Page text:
Going nuts for toffee cupcakes

2014-10-10 00:00

FOR the next three columns, we will be walking you through some basics in the kitchen. As the first basic food lesson in our series, we will discuss one of Seline’s favourites — caramel.

It is the thing people ask her to make the most often since the end of MasterChef SA, with the public calling her “the sugar wizard” or the “sugar whisperer”.

Here’s the secret about working with sugar — it is really simple.

Caramel is simply made by melting sugar over a low temperature until it is completely liquid and free of all sugar crystals. Caramel can be spun into sugar nests, or can be thrown over nuts to create any type of brittle. If you add cream to brittle, you end up with toffee, which is great in tarts or as a sauce. If you add a knob of butter to toffee, you get a rich, luxurious butterscotch. You can add a pinch or two of salt at any point to get salted-caramel, toffee or butterscotch — something that is a current trend in South African confectionery.

We grew up in a small town in the North West. When we were little girls, our parents would host Bible study at our house every Thursday. We remember having to set out the coffee cups and saucers before the meeting started — it was the special tea set, the kind with patterns and little people on it.

We would wait patiently throughout the gathering until the end when the smell of coffee and baked goods would fill the house. As a special treat, our father would bring back a pecan-nut pie from a business trip to the big city, and our parents would warm it up in the oven and serve it to our guests.

This was our favourite treat, but as kids we were normally left with the pastry crumbs by the time the adults were finished. No idea why, but this story has stuck with us through our lives, and to this day we cannot have a slice of pecan-nut pie without thinking about the house we grew up in or the adult folk who formed us as a little girls.

The older we got, the more we developed the recipe and the concept of the American pecan-nut pie.

A leading favourite was a crisp, dark base, with a caramel sauce that had baked, and cinnamon pecan nuts almost floating on top of it.

Having coffee the other day, we realised how much we would love to turn this childhood treat into a cupcake. So here you have it — a vanilla-and-cinnamon cupcake stuffed with a toffee filling, iced with a sour-cream buttercream, and topped with some wonderfully crisp, sugar-roasted pecan nuts.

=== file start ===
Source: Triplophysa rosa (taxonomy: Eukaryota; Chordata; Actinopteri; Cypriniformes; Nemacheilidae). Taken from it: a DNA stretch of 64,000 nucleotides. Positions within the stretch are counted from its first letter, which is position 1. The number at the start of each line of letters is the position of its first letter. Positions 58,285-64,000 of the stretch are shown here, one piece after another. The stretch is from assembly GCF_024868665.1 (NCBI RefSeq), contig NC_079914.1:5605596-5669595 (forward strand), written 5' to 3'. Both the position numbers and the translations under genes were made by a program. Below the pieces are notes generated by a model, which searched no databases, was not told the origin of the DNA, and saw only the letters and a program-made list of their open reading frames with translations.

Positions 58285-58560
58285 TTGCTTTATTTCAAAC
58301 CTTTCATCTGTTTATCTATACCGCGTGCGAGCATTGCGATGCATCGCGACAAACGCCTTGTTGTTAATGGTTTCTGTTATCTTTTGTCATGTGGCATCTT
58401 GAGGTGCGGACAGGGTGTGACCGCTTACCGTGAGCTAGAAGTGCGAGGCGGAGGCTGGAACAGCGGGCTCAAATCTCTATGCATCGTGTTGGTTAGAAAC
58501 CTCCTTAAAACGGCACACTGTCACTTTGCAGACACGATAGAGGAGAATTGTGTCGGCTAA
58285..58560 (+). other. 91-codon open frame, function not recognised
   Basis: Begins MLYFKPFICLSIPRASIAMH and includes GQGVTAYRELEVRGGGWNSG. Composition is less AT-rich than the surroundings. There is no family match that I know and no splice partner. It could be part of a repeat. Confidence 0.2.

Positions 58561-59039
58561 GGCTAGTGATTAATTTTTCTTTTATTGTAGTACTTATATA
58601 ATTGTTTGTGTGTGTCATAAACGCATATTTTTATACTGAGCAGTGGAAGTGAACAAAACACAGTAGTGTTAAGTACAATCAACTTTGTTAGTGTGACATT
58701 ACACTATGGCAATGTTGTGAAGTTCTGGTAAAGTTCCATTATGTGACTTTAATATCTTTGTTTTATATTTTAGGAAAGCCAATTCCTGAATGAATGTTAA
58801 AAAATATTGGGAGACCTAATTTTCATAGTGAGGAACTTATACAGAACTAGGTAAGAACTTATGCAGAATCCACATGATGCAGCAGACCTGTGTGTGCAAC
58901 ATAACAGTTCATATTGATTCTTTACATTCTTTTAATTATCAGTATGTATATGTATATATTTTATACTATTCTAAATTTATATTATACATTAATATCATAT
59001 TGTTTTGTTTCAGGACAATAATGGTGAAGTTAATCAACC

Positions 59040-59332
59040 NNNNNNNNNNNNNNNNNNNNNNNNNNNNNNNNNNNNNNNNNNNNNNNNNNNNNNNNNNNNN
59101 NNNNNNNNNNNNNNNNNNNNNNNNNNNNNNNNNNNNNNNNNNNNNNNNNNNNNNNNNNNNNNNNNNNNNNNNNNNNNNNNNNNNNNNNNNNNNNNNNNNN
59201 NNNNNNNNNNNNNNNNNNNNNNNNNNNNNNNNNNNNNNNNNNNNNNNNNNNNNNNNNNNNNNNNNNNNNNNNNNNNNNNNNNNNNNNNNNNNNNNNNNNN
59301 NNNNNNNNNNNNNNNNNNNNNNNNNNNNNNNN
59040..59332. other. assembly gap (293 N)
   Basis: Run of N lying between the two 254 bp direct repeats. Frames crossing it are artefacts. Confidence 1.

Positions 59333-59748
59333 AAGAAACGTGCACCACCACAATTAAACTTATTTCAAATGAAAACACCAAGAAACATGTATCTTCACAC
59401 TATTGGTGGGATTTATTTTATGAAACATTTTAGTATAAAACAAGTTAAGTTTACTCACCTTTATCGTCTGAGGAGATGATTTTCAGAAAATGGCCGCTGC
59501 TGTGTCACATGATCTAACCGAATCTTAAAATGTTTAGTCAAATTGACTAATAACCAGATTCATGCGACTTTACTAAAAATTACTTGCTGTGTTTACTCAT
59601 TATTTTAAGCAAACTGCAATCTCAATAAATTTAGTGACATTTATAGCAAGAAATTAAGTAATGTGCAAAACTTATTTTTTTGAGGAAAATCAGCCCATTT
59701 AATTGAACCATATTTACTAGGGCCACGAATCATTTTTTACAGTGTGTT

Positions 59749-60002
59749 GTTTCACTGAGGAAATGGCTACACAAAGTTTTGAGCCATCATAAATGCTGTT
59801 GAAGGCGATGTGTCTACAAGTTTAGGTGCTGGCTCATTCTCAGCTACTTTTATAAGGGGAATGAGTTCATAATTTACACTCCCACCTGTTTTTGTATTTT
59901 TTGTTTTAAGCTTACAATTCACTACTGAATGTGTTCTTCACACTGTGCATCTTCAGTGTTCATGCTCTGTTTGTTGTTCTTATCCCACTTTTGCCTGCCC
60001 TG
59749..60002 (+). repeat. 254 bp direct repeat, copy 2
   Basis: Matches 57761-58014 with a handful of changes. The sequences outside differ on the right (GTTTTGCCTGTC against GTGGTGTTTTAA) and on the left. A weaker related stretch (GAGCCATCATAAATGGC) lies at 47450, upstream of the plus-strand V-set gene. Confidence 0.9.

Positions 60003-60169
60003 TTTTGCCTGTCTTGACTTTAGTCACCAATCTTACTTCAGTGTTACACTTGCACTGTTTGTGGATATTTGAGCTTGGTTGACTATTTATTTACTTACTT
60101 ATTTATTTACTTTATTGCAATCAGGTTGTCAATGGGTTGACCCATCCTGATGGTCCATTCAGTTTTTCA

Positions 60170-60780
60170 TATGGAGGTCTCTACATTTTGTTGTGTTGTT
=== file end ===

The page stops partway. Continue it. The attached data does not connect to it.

We love food that bring back childhood memories.

Nowadays, though, we can make our pie and eat it too — and we couldn’t be happier.

LITTLE BIBLE STUDY CUPCAKES

Pecan nut pie cupcakes

PHOTO: “Hog in the Fog Creative Media”

Pecan-nut pie cupcakes.

PHOTO: “Hog in the Fog Creative Media”

Makes 18 cupcakes:

Cupcakes:

440 ml flour

30 ml baking powder

2 ml salt

2 ml cinnamon

185 ml milk

10 ml vanilla essence

315 ml castor sugar

115 g unsalted butter

3 egg whites

Preheat your oven to 180° Celsius. Place your cupcake cups in a greased muffin pan. Sieve the cake flour in with the salt, cinnamon and baking powder. In a separate bowl combine the milk and vanilla. In a third bowl, beat the butter and sugar until light and fluffy. Now combine half the flour mixture into the butter, followed by half the milk. Beat well, before adding the rest of the flour and milk mixtures. Beat the egg whites until stiff peaks form, and fold into the rest of the batter. Fill up cupcakes cups ¾ and bake for 11 minutes.

Caramel filling:

300 g castor sugar

good pinch of salt

125 ml cream

Pour half of the sugar into a wide saucepan. Melt until it turns liquid and then add the rest of the sugar. Wait 10 seconds and then start mixing. When the sugar is totally melted (190° if you have a sugar thermometer), add the cream a little at a time, while whisking. If you add it too fast it will cease and turn solid. Allow to cool, before piping it into the cupcakes

Sour cream buttercream icing:

150 g salted butter, at room temperature

seeds of 1 vanilla pod (or 10ml of vanilla essence)

500 g sifted icing sugar

120 ml sour cream

Cream the butter and vanilla until light and fluffy. Add half of the icing sugar and continue beating until combined. Add the sour cream and beat again. Add the rest of the icing sugar, and beat until light and fluffy. Store in the fridge until ready to use.

* Note: we prefer to add sour cream to the icing, as it prevents the cupcake from becoming too sweet, but you could easily substitute the sour cream with 80 ml of milk as well.

Roasted pecans:

100 g chopped pecan nuts

70 g sugar

30 ml water

Combine the sugar and water in a mixing bowl. Toss the pecan nuts in the mixture. Strain and spread out on a greased baking sheet or silicon mat. Bake at 180° for 8-10 minutes. Be careful not to burn the nuts!

To serve:

Hollow out part of the cupcake and insert five to 10 ml of the caramel into it. Pipe the icing on to the cupcakes and top with roasted pecans.

For our next column, we would like YOU to send us your food questions.

Is there a recipe that you have been struggling with, or a dish that really reminds you of your childhood?

• Send us the concept and we’ll choose our favourite one to recreate in our next column. Catch us on Twitter at @SelineVW or @This_is_Leandri.

• Head over to our blog at www.beautyandthefeastfood blog.wordpress.com for more inspiration in the meantime.

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